Guangdong Province was for centuries a remote part of the empire, largely ignored by emperors. It was inhabited by the so-called Hundred Yue people, a collection of ancient Yue tribes, most of which have since become assimilated into mainstream Han Chinese society, but who are also believed to be related to, among other present-day ethnic groups, the Zhuang ethnic group of Guangxi Province. The area was under official Imperial-era administration ever since the Qin (BCE 221-207) Dynasty, though, as indicated, it was largely allowed to exist on its own terms. Over time, Han Chinese administration eventually exerted its influence in the area, and most of the Yue peoples living in Guangdong were gradually assimilated into mainstream Han Chinese society, though some were displaced while others remained in small enclaves, as they do to this day.
As a coming territorial part of the Wu Kingdom (CE 229-280) that would soon emerge during the Three Kingdoms (CE 220-280) Period, Guangdong was established as an independent province, Guang Province, already in CE 226. During the Tang (CE 618-907) Dynasty, the surrounding area - to include most of present-day Guangxi and Guangdong Provinces - was reorganized as Lingnan Circuit (a circuit being a political entity of the period). The eastern part of Lingnan Circuit was eventually separated out and given its own administration, Guangnan East Circuit, during the Song (CE 960-1279) Dynasty.
There were major but intermittent periods of migration of Han Chinese people from the north to the south that benefitted the Guangdong area, the first one occurring during the Jin (CE 264-420) Dynasty. Other migrations followed during the Tang (CE 618-907) and the Song (CE 960-1279) Dynasties, as well as during the Jürchen-led Jin (CE 1115-1234) Dynasty, which itself was not particularly popular with the Han Chinese, many of whom fled southward long before the Mongol incursions began (among other unpopular moves, the Jürchens repealed the Han Chinese Imperial Examinations, which had been set up during the Sui (CE 581-617) Dynasty as a replacement for the inefficient and corrupt feudal system of governance based on hereditary lineage).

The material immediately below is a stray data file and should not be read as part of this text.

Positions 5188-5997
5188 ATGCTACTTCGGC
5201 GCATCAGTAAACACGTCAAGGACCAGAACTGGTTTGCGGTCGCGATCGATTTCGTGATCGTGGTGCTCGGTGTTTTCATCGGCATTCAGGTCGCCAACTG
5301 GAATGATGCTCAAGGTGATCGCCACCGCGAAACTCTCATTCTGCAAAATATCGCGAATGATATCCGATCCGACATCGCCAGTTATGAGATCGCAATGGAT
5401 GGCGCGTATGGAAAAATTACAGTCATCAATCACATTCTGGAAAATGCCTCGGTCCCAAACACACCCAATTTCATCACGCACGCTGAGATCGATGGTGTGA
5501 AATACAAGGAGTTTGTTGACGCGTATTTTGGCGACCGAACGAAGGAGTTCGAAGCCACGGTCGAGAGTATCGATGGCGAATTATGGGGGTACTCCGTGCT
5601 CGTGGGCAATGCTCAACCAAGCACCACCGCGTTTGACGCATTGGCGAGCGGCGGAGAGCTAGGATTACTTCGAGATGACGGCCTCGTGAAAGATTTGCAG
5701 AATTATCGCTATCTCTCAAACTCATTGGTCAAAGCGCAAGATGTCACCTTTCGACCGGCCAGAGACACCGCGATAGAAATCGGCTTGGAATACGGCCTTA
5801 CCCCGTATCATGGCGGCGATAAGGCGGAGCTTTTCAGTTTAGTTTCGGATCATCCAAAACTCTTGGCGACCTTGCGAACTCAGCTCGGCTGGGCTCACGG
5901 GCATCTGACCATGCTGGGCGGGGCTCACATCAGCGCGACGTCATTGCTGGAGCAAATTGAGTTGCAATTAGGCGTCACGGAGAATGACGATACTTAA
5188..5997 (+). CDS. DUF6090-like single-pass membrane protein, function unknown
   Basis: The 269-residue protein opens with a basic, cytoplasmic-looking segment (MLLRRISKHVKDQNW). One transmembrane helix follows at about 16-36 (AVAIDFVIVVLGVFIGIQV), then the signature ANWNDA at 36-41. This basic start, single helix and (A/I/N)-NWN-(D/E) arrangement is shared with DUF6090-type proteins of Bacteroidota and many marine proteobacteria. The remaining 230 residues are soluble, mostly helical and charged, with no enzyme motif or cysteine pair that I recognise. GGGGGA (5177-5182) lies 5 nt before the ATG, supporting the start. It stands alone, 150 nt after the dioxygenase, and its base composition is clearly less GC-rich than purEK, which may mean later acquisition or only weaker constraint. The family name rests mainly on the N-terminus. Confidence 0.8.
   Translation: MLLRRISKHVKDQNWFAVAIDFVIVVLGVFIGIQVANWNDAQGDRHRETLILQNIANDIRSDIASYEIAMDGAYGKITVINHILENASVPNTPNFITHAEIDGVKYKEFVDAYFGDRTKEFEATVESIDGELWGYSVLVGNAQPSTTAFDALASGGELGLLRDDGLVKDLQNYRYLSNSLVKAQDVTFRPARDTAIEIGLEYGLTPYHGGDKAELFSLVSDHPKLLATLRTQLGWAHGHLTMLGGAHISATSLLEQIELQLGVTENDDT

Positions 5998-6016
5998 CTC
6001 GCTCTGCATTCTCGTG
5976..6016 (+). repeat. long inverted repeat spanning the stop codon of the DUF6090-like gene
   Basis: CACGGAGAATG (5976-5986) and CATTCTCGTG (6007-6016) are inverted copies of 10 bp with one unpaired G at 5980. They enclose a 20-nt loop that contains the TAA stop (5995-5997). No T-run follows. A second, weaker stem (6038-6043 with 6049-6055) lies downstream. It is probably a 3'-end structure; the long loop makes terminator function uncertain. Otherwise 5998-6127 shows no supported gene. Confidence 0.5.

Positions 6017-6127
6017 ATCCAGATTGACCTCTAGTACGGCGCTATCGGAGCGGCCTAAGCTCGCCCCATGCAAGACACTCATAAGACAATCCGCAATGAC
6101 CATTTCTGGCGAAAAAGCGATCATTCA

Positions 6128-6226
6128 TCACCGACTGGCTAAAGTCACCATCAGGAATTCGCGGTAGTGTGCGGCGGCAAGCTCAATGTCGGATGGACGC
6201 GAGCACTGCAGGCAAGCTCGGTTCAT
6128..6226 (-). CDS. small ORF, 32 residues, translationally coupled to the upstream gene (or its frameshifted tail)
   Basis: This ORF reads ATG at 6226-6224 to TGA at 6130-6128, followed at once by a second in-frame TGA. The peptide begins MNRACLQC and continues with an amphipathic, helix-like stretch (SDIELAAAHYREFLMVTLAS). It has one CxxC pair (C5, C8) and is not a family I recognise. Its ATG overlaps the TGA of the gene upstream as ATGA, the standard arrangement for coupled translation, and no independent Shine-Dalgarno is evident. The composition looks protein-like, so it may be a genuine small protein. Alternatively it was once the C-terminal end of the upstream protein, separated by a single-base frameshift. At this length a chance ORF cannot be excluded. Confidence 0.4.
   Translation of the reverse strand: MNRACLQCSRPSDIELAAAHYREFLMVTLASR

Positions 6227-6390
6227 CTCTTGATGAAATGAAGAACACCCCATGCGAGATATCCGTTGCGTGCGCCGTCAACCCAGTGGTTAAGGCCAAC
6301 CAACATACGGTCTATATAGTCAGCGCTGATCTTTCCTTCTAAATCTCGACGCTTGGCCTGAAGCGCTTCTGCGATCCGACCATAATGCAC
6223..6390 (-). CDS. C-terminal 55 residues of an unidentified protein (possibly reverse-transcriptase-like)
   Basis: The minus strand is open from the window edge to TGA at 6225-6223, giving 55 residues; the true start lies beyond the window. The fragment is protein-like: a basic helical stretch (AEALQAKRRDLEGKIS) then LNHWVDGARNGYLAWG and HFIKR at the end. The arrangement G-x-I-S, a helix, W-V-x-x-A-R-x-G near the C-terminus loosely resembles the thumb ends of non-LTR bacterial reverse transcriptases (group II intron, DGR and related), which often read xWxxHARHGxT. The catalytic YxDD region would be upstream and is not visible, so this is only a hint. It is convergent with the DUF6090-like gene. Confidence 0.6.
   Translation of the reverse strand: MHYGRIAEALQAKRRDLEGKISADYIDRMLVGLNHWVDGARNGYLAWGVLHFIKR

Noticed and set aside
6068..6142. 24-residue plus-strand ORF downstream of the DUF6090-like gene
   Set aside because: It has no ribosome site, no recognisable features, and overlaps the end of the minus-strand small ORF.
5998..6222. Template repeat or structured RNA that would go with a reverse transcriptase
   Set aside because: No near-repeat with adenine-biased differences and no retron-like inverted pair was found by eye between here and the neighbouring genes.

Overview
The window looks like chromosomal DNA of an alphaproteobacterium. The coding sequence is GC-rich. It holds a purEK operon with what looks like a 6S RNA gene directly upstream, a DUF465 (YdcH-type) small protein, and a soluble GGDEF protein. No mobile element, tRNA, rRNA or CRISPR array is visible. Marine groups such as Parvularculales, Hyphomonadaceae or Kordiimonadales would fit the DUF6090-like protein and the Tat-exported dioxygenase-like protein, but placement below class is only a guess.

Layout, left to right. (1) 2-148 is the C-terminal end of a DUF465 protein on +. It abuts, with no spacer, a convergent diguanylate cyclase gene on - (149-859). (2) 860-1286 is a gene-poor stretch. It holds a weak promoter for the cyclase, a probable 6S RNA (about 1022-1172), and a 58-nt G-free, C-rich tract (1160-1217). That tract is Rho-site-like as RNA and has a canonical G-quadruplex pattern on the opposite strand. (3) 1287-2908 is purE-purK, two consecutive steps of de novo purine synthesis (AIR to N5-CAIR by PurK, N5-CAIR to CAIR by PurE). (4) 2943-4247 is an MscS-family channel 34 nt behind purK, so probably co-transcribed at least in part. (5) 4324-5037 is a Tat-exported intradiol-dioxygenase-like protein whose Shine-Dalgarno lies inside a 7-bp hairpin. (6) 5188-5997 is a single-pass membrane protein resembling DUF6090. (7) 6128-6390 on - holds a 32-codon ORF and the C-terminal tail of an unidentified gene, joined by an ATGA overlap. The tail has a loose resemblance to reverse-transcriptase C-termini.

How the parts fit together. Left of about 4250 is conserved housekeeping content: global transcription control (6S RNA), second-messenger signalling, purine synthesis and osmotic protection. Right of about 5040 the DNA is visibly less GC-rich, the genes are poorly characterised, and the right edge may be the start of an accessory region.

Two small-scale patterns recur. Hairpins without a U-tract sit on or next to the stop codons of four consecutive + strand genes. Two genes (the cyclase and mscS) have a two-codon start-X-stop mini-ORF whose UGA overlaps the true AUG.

The Mongol invasion sent fresh waves of Han Chinese people fleeing to safer areas southward, but the Mongols continued to push eastward and southward, conquering all of China in the process, but eventually setting themselves up as regular Chinese emperors, adapting their rule to the majority Han Chinese norms (this adaptive behavior was in fact typical of the Mongols wherever they invaded).
The Han Chinese poeple who had retreated to Guangnan East Circuit were finally defeated by Emperor Shizu (aka Kublai Khan, grandson of Genghis Khan and who reigned during the period CE 1260-1294) of the Yuan (CE 1279-1368) Dynasty in the Battle of Yamen in CE 1279, and Guangnan East Circuit then became a part of present-day Jiangxi Province. It was first during the Ming (CE 1368-1644) Dynasty that the eastern part of the former Guang Province was re-established as a separate province, Guang East Province, or Guangdong Province.
Guangdong Province would go on to become an important part of China's budding trade with the outside world, and would, unfortunately, become embroiled in the trade conflict between China and several foreign powers, in particular, a trade conflict with Great Britain that would lead to the Opium Wars (1839-1842 and 1856-1860) and the eventual loss of Hong Kong to Great Britain - as well as the loss of Guangdong Province's Macau to Portugal - as part of the so-called Unequal Treaties, under which treaties trade and territorial concessions were forced upon China.
Guangdong Province would also later be the birthplace of the Taiping Rebellion as well as the heartland of the anti-Qing government movement led by the astute politician and military tactician, Dr. Sun Yat-sen, that would eventually bring down the Qing (CE 1644-1911) Dynasty, China's last Imperial dynasty, to be replaced by the Republic of China (CE 1912-1949). It is claimed that with such a rich history of being 'in the center of where things happen', the people of Guangdong Province are natural-born revolutionaries.